guys. I'm developing a client software for an online community I belong to. In order to let me write a client to it, the owners and webmasters demand my code to be encrypted (not just obfuscated). Most of my project is written in VB.NET (F3.5), and some of it is using SQLite and libcrypt via C++/CLI for performance reasons (so I cannot use /clr:safe). In other words, it would be pointless to write C++/CLI code if /clr:safe were to be used (I'd just write all code in VB which is much easier).
If this was only the VB project, I'd just write a C++ loader, decrypt the code from storage into memory and then use Assembly.Load() to get it running via some public method (e.g., the Main Form). However, some inexplicable policy prevents me from doing that with unverified C++/CLI code. I am at loss, because I can use any "unsafe" DLL without limitations using the normal DLL loading mechanism, but for some reason I cannot do that with Assembly.Load(). I fail to see why that is supposed to be more secure (given that the other option is available). Caspol.exe doesn't help, and even if it do, I couldn't ask everybody in my community to turn off access security in their machines. Directly loading an EXE or DLL from memory doesn't seem to be feasable (UPX does that with regular DLLs but not with .NET DLLs).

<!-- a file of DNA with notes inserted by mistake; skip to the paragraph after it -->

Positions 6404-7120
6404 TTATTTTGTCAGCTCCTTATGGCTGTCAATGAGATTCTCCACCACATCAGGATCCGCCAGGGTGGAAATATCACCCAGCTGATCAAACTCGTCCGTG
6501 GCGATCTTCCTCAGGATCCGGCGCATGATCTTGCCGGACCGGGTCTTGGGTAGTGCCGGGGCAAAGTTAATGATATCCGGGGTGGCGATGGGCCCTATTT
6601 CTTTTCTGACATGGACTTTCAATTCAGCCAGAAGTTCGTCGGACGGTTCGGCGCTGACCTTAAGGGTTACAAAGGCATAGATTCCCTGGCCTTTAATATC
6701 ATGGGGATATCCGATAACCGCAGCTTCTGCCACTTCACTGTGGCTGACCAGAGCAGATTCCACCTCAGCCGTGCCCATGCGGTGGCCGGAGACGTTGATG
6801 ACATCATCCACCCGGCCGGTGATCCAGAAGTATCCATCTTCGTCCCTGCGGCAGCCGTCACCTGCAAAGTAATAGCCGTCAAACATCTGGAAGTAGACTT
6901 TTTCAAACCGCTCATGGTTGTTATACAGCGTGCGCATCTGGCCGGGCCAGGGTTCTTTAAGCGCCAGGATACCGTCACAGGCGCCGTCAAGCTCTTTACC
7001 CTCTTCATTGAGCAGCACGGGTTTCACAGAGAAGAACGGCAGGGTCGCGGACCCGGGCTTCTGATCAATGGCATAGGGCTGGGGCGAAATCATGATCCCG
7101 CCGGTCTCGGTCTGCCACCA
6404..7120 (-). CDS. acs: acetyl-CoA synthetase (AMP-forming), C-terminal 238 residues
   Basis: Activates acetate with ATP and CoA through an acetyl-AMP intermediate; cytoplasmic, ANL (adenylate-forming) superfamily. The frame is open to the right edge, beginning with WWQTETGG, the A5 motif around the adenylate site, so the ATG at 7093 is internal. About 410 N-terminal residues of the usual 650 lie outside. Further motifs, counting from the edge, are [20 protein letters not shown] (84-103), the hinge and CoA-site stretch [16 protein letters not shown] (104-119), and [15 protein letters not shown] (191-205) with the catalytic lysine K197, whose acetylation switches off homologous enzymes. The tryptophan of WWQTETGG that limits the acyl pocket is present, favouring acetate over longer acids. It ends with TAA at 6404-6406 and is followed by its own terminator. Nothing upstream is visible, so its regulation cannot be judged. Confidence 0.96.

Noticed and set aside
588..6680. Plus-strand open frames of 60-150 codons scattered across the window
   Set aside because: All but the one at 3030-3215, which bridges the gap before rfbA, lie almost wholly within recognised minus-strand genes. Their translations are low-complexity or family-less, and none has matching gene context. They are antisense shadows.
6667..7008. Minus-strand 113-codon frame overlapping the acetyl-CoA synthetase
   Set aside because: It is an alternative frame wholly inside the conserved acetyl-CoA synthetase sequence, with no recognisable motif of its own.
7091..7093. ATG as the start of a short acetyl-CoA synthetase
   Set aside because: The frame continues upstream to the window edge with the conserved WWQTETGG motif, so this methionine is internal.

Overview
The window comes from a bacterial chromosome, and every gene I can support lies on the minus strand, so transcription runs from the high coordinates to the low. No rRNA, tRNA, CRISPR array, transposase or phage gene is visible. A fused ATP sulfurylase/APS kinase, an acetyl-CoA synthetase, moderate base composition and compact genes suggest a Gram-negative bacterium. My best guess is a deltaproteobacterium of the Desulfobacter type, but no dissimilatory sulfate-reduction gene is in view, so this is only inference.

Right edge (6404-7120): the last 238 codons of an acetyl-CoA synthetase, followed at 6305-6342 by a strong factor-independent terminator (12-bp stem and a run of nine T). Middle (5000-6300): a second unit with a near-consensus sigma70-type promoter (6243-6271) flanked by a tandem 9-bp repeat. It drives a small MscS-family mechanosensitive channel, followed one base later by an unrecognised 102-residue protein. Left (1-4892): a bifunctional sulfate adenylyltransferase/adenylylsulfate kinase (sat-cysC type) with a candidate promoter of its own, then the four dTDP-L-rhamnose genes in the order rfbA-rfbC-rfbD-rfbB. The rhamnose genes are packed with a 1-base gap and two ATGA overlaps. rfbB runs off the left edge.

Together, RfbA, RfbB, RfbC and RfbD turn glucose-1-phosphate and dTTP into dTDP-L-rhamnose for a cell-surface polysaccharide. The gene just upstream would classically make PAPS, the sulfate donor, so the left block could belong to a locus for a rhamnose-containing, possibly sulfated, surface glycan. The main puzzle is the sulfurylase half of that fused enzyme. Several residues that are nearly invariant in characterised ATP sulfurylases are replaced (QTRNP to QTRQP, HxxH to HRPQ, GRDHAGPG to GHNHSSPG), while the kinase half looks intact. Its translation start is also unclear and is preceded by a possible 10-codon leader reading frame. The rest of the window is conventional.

So I ask the following:
Do you guys can think of any method I could use to encrypt the MISL part of the C++/CLI DLL? (I think the code is intermixed with regular x86 machine code).
Is there any way of loading an unverified .NET DLL from bytes, as I tried to do with Assembly.Load?
Alternatively, since CreateProcess() and LoadLibrary() only take paths, I though I could write a temporary EXE image and run it from storage. But I need the image to be inaccessible to the user, so writing it to disk would be just stupid; it should be something volatile like a private ramdisk or something. Anything comes to mind? (Windows 2000 and up).
Thanks a lot,